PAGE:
Ireland was ranked as the fifth most attractive European country to work in

Ireland has been ranked as the fifth most attractive place to work in Europe, according to a new report by jobs site Indeed.

The report, which assessed job hunting in 21 countries, showed interest in moving to another country for a new job has returned after two years of the pandemic.

Ireland is now one of five markets in the study to experience a “brain gain” with more inbound than outbound interest, Indeed reported.

The main country of origin for overseas jobseekers wanting to move to Ireland was the UK, accounting for more than a quarter of searches. The United States, Spain, India and France followed.

During the lockdown, cross-border job searches in Europe fell by 32 per cent but has now risen to 10 per cent of pre-pandemic levels. In Ireland, that has returned to 16 per cent below pre-pandemic levels.

The demand for skilled workers to fill highly skilled positions has led to increased search volume. 80 per cent of Irish companies are now planning to hire overseas workers this year.

Indeed also found that software development, IT, management, and accounting are among the sectors most likely to attract foreign workers.

“This survey shows that Ireland is an attractive destination for internationally mobile, highly skilled individuals whose experience is in high demand, particularly in the technology sector,” said Jack Kennedy, economist at Indeed.

“Many companies are already taking steps to recruit foreign workers, for example by posting jobs abroad, hiring recruiters with foreign language skills and writing job descriptions in multiple languages.”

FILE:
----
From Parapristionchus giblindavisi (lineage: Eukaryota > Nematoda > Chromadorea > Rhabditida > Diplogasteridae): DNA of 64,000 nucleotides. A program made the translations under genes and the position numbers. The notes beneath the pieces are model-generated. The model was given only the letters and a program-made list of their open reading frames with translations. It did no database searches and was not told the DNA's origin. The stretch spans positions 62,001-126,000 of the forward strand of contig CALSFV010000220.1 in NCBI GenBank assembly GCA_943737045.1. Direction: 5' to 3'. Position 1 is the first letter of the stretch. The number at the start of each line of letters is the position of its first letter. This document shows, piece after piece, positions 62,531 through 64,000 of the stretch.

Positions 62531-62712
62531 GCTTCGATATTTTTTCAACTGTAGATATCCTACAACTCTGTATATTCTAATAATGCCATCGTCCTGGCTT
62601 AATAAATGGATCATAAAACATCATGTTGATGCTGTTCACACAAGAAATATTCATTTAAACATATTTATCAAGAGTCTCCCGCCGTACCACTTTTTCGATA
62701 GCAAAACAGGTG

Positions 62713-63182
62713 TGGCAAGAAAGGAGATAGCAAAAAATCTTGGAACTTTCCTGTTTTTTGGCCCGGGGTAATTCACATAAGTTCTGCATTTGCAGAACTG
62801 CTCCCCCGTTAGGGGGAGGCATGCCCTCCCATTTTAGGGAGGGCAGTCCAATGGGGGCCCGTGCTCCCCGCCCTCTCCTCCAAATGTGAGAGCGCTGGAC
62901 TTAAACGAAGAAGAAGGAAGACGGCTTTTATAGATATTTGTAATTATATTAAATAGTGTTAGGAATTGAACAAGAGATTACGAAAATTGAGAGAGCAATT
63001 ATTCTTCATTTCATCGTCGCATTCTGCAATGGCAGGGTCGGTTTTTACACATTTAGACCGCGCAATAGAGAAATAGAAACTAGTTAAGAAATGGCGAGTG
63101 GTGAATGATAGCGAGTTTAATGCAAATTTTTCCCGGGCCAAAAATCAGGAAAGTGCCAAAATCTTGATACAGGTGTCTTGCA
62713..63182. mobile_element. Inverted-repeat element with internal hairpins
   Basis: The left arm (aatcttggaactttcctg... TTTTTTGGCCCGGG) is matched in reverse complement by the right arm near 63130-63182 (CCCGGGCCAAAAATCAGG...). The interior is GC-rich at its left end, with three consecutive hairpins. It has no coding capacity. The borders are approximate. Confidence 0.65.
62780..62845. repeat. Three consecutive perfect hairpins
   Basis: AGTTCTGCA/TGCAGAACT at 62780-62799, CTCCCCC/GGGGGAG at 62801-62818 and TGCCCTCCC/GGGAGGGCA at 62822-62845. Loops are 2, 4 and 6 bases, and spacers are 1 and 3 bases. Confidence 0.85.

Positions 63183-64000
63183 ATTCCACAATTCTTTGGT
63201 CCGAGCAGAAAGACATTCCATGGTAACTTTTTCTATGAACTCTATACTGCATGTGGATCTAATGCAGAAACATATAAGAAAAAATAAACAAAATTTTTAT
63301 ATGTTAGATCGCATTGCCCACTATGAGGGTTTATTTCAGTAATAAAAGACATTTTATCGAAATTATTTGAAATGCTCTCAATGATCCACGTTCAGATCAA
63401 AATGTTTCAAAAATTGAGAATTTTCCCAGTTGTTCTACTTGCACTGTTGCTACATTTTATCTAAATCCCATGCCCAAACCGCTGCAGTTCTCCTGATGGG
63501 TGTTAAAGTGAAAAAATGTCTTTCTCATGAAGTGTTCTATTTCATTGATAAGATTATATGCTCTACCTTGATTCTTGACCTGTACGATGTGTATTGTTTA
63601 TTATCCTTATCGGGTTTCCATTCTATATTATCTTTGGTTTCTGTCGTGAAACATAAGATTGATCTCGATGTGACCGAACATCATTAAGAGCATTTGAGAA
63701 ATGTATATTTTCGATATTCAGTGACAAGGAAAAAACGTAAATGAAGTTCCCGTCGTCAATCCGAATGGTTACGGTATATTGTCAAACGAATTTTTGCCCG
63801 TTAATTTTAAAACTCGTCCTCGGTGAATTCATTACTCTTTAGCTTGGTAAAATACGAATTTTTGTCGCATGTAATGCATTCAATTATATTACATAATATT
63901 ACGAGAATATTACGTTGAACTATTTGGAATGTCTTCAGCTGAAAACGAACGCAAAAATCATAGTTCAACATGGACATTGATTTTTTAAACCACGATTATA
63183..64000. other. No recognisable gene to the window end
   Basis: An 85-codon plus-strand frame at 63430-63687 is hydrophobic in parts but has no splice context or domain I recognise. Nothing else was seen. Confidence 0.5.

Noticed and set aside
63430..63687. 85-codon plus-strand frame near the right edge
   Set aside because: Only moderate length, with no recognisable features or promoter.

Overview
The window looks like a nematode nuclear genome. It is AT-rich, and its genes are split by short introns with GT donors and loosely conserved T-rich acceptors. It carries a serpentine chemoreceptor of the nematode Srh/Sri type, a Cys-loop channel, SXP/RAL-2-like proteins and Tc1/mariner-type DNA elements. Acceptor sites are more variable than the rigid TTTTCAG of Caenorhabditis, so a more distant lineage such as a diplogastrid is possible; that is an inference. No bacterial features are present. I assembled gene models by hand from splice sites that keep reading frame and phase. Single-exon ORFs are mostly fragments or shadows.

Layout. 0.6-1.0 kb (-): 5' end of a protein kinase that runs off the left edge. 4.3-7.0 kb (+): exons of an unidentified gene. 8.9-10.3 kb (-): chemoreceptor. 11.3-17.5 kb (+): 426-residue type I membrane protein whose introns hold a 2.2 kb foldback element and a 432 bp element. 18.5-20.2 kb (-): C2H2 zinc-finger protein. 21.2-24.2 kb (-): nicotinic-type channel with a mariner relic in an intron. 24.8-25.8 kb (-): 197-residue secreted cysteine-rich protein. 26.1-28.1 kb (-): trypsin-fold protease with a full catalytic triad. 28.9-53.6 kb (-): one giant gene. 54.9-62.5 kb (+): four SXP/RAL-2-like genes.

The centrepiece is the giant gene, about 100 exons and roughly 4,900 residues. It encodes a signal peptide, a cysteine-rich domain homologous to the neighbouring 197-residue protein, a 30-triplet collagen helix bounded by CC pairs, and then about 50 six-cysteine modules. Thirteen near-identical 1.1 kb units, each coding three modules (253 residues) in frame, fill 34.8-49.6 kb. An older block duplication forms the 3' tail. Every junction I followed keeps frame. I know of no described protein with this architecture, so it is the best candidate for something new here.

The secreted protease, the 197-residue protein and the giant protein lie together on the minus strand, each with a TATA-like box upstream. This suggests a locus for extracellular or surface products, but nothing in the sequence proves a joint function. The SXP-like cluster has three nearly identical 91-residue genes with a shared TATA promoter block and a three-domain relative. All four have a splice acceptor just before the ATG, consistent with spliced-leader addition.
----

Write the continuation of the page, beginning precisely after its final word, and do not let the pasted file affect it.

The rise in cross-border job searches has also been impacted by the ongoing conflict in Ukraine. Indeed reported that 46 percent of Irish employers surveyed said they made special arrangements to support refugees from Ukraine, while 30 percent tried to expedite applications for Ukrainian refugees.

Despite the demand, however, employers said they needed further support from the government, with 35pc calling for the visa or permit process to be speeded up. A third said the government must reduce immigration requirements for workers, while 34pc called for a reduction in the cost of obtaining visas for foreign workers.

According to the Central Statistics Office, the number of people employed in Ireland topped 2.5 million in May, surpassing pre-pandemic levels. Ireland was ranked as the fifth most attractive European country to work in

Fry Electronics Team

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